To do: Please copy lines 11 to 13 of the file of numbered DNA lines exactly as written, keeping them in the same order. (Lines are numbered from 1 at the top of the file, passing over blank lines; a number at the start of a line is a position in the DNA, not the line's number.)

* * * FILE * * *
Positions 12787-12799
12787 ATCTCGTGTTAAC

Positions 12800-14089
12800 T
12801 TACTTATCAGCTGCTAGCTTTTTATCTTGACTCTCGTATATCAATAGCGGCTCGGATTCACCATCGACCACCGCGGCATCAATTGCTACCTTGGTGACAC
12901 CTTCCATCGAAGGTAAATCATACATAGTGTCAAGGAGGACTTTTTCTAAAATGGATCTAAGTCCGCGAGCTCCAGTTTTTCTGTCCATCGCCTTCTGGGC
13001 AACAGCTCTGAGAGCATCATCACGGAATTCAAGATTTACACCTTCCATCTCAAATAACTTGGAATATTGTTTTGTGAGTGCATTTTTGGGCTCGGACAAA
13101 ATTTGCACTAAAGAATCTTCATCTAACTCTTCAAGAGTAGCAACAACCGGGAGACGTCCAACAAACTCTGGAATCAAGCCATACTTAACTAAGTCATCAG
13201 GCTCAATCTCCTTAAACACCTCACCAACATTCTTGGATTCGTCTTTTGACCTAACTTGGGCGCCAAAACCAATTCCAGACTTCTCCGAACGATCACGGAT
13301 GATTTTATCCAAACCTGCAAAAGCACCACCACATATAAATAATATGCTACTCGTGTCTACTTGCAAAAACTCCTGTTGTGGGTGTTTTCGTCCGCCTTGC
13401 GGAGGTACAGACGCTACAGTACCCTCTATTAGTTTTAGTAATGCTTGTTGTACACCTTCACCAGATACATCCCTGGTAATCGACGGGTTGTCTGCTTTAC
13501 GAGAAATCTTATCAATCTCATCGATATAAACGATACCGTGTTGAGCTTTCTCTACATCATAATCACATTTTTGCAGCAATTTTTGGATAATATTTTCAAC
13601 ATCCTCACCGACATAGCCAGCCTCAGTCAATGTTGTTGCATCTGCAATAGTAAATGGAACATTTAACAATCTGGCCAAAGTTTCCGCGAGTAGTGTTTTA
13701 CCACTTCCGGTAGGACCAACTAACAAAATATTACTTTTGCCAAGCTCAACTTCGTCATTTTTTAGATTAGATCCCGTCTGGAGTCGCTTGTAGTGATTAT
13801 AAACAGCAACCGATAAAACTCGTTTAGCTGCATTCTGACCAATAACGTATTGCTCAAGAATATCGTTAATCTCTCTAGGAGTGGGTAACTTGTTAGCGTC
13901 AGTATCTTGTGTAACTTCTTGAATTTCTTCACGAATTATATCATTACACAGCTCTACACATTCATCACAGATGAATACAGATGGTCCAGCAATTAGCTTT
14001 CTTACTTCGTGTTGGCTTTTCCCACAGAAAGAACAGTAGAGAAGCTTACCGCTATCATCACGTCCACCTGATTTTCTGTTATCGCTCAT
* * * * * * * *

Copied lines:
13401 GGAGGTACAGACGCTACAGTACCCTCTATTAGTTTTAGTAATGCTTGTTGTACACCTTCACCAGATACATCCCTGGTAATCGACGGGTTGTCTGCTTTAC
13501 GAGAAATCTTATCAATCTCATCGATATAAACGATACCGTGTTGAGCTTTCTCTACATCATAATCACATTTTTGCAGCAATTTTTGGATAATATTTTCAAC
13601 ATCCTCACCGACATAGCCAGCCTCAGTCAATGTTGTTGCATCTGCAATAGTAAATGGAACATTTAACAATCTGGCCAAAGTTTCCGCGAGTAGTGTTTTA